The White House said yesterday that it will push for treatment, rather than incarceration, of people arrested for drug-related crimes as it announced the nomination of Seattle Police Chief R. Gil Kerlikowske to oversee the nation's effort to control illegal drugs.
This renewed emphasis on treatment is long overdue. The evidence is clear that prohibition and incarceration alone do not work. In fact, many of our current drug policies make matters worse. Not only have we reached a prison crisis due to mandatory minimum sentences and over use of incarceration for drug offenses, but some of these policies actually result in drug users committing crimes like theft, burglary, and drug dealing in order to support their addiction.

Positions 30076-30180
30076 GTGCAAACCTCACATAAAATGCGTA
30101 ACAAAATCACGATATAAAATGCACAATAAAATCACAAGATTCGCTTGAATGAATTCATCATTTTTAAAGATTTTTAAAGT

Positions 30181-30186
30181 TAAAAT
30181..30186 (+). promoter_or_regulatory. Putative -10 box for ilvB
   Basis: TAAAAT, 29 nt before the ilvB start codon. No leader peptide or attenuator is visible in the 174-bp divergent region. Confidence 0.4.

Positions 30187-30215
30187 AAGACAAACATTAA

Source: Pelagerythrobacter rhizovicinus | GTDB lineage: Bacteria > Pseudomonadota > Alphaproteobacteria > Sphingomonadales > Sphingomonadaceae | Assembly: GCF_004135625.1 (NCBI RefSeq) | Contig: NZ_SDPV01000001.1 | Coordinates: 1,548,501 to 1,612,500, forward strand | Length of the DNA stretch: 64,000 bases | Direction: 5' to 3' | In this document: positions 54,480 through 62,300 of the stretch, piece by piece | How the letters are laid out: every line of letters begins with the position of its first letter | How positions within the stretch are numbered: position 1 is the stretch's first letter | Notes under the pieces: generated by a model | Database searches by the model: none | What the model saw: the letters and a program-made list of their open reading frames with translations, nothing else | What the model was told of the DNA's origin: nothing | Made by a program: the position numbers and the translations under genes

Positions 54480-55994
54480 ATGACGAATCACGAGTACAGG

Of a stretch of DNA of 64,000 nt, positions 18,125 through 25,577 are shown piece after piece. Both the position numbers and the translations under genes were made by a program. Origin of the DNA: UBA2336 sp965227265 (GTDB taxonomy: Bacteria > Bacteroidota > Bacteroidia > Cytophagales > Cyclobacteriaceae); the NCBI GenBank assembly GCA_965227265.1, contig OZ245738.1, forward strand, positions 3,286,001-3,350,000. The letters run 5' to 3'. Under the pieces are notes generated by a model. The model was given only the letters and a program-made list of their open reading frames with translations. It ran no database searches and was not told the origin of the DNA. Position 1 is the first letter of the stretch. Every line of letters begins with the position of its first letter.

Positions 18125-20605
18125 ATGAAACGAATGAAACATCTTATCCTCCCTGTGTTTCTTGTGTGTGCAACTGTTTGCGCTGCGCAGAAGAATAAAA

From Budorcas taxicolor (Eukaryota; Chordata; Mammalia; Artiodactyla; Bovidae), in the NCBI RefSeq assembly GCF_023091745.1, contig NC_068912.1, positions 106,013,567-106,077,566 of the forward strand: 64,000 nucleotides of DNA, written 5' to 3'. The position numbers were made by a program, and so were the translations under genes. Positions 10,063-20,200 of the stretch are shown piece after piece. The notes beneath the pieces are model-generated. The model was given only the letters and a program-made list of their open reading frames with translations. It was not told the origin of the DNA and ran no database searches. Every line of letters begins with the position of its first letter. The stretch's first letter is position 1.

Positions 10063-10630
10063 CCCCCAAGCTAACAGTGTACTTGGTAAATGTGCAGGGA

Perhaps the "silver lining" in the failing economy is that elected officials will have to reexamine their spending on prisons and will get busy reforming their sentencing policies.
But the prospects are not good. NAMI just announced that the U.S. has a grade of D in terms of providing mental health services, which is an underlying problem for many drug users. States like Idaho are controlled by ideological diehards, thus making sentencing reform a remote possibility.